Who is the greatest tennis player of all time? Roger Federer and Steffi Graf spring to mind. So do Pete Sampras and Martina Navratilova. Then there's Serena Williams, whose dominance and personality left indelible marks on the game.
Notice something? There are no gender barriers in the debate. This isn’t to say tennis is free of inequality or biases -- world No. 1 Novak Djokovic recently said that male tennis players deserve to earn more than their female counterparts -- but still, a great female player can be a bona fide superstar, a global brand who fills seats and bank accounts. As Serena Williams is quick to point out, the women’s final at the 2015 U.S. Open sold out before the men’s.
None of this happened by accident.
The tennis U.S. Open was the first major tournament to level the proverbial playing field (or court, as it were) by paying out the same purses for men and women. (The men’s and women’s singles champs at the last year's Open each pocketed a cool $3.3 million.) Female standouts enjoyed primetime television shine on center court. Their sport was -- gasp! -- actively promoting them.
Isn’t it time golf did the same for its female players on one of the game’s grandest stages? Two years ago the United States Golf Association conducted the men’s and women’s U.S. Opens on the same course, Pinehurst No. 2, but not during the same week and certainly not with the same prize money. The men’s winner that year, Martin Kaymer, went home with $1.62 million, while the women’s champ, Michelle Wie, won $720,000.
The USGA has the platform and -- thanks to its 12-year, $1 billion TV deal with Fox -- the resources to do something truly radical: equalize the purses for its men’s and women’s Opens.
But let’s not stop there. The USGA could hold the Opens concurrently over four days on two venues in the same vicinity. The ladies could play, say, Spyglass Hill, while the men play Pebble Beach. Plenty of other tournament-ready tandems from coast to coast also could handle the crush: Merion and Aronimink. Riviera and L.A. Country Club. Olympic and San Francisco Golf Club. Hazeltine and Interlachen. Shinnecock Hills and National.
Better yet, hold the championships at a site with multiple courses -- see, Winged Foot, Bethpage, Torrey Pines, Whistling Straits -- so fans could meander between events.
One of the coolest parts about attending a tennis tournament is bouncing from court to court throughout the day and watching both the men and women. It normalizes the sport from a gender perspective and elevates both sexes -- and the game, too. Herds of fans who are unfamiliar with the women’s game would get a chance to see the incredible talents of Lydia Ko and Inbee Park and Lexi Thompson (who, by the way, outdrives many of the male pros).
The USGA could up the ante even more by introducing coed groupings: a woman with two men, or a man with two women. They’d play the same holes (from different tee boxes) with the same green speeds, holes locations and weather conditions. Play that format for the first two days, then revert to single-gender pairings for the weekend.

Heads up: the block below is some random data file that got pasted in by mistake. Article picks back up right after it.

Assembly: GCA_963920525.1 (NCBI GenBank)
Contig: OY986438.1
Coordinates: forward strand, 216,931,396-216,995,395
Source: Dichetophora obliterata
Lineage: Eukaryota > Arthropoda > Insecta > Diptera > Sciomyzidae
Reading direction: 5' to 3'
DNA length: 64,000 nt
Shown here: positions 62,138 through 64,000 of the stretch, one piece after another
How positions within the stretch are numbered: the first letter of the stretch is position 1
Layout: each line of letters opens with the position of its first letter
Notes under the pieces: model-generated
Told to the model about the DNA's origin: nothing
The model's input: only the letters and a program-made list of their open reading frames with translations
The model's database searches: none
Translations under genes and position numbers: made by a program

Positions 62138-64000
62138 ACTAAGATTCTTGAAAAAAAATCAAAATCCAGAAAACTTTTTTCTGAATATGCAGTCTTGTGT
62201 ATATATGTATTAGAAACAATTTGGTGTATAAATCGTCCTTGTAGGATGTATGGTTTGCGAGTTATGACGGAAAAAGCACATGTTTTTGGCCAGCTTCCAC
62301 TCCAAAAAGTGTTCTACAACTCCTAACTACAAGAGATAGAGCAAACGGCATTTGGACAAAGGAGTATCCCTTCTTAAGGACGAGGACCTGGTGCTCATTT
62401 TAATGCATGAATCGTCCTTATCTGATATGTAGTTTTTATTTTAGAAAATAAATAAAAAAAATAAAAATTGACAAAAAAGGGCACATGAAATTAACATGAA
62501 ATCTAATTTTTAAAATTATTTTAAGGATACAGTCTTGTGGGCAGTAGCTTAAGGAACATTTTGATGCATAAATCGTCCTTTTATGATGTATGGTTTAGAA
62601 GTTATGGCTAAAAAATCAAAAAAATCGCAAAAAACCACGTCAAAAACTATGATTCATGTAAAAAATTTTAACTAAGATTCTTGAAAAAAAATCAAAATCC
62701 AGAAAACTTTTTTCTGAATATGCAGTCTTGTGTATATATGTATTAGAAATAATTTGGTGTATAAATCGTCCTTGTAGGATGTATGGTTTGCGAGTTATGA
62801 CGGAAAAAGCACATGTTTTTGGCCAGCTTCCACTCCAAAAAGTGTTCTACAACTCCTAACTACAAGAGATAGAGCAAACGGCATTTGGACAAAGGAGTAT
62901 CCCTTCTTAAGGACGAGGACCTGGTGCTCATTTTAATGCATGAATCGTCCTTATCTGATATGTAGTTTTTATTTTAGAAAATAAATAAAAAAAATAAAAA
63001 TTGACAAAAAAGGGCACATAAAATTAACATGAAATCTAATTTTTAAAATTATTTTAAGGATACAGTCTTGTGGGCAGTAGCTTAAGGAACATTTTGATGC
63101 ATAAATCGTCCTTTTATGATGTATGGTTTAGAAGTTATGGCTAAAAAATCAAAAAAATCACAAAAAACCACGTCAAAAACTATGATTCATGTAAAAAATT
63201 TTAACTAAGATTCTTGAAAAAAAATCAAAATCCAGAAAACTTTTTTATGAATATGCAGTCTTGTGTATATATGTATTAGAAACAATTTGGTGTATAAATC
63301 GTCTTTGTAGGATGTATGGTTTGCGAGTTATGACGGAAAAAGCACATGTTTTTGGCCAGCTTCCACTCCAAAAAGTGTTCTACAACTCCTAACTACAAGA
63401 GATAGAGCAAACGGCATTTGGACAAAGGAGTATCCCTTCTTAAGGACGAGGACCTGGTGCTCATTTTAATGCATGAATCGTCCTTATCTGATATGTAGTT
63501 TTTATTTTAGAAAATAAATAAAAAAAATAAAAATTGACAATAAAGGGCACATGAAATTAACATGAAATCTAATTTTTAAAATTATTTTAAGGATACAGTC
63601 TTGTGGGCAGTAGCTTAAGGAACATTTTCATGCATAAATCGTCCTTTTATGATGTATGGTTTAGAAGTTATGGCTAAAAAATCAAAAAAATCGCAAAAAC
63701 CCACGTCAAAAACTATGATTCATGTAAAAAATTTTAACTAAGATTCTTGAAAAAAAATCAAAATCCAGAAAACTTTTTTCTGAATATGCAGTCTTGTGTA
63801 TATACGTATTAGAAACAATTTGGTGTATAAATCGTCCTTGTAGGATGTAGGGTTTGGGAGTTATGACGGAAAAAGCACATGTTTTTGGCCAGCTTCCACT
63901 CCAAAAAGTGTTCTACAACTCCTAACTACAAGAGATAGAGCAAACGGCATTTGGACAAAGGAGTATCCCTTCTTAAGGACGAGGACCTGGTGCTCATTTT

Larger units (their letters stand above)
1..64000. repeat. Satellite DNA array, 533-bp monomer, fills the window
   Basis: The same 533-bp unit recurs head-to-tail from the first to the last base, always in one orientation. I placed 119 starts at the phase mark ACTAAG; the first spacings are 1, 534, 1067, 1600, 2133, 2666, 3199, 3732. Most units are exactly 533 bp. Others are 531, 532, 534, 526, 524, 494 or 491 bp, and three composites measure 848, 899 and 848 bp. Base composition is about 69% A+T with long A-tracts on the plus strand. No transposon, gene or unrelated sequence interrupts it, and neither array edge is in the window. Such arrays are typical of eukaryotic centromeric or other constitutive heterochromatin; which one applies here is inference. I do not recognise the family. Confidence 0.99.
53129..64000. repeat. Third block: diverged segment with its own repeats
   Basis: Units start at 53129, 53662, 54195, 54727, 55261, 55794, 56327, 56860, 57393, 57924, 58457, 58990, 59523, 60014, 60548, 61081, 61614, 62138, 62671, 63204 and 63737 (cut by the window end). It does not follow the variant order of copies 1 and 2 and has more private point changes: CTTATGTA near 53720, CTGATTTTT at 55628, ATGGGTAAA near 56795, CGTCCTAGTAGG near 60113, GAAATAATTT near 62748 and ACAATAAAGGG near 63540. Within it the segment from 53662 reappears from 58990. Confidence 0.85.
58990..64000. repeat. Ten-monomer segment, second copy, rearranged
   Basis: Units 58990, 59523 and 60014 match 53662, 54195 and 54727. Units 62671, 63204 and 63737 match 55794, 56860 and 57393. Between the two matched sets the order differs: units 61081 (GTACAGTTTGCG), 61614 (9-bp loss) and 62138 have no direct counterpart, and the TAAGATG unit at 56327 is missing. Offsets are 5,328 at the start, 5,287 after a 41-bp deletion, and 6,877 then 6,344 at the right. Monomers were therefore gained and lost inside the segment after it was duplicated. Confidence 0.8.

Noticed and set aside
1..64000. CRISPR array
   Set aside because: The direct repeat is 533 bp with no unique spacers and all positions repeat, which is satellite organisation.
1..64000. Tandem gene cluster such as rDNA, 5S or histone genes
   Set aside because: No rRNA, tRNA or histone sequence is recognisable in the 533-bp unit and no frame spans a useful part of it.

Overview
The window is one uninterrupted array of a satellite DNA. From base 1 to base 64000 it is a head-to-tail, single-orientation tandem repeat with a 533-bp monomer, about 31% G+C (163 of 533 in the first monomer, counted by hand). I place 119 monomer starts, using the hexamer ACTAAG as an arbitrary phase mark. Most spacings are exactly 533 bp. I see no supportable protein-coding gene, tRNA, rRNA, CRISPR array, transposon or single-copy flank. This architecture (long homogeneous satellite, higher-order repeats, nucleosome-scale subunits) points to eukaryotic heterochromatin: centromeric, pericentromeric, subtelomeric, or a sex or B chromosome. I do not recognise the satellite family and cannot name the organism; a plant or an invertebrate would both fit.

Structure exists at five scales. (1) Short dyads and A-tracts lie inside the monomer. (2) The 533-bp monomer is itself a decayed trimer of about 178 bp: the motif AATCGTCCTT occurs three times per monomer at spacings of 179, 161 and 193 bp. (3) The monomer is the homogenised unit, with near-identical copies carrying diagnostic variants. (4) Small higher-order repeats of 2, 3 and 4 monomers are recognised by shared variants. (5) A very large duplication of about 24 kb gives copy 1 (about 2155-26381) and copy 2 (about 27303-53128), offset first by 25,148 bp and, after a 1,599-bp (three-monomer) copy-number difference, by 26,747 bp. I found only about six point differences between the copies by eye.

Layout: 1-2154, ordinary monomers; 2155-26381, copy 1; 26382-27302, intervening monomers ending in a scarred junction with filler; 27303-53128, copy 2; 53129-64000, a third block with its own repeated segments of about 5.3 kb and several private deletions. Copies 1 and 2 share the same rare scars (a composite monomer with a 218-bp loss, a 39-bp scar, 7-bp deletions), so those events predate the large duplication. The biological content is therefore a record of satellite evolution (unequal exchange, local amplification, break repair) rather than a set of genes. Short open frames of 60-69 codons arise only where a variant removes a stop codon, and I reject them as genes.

Would it irritate some players? No question. Would it create a logistical headaches for the USGA and its broadcast partners in the short term? Without a doubt. But surely it would be worth suffering those growing pains to establish a standard of equality in a sport that so desperately needs it.
Addressing the pay gap in any sector inevitably leads to a flurry of excuses: It’s beyond fixing. It’s a cultural problem. Let the market sort things out. Many observers contend that male golfers attract bigger audiences, so they deserve bigger paydays. This reductive analysis ignores the cultural constructs within which the so-called free market exists. The market is only as free as the society in which it exists, and in golf women are openly and unfairly deemed to have less ability -- a topic I addressed earlier this year.
Effecting cultural change is, by nature, a long, arduous battle. The LPGA is fighting the good fight, fervently working to raise purses. Still, the gaping wage gap persists, by a factor of two, three, or even 10 times depending on the tournament. Lydia Ko, the leading money winner on the LPGA tour last year, made just more than $1.1 million. That would have put her about 95th on the PGA Tour money list.
The USGA, perhaps more than any other golf organization, has the means and -- one would hope -- the motivation to bridge golf’s gender divide. It’s not only the right thing to do, but it’s also a smart thing to do. Surely more women would be enticed to watch, learn, play and invest in a game in which they’re paid as equals in competition. A coed U.S. Open would be a hallmark grow-the-game initiative for the good folks in Far Hills.
To steal from political parlance, golf needs to broaden the tent, rather than electrify the base. Women don’t need to be pandered to, or to have special pretty pink gear made for them. They just need to treated like equals, and that means getting paid like equals.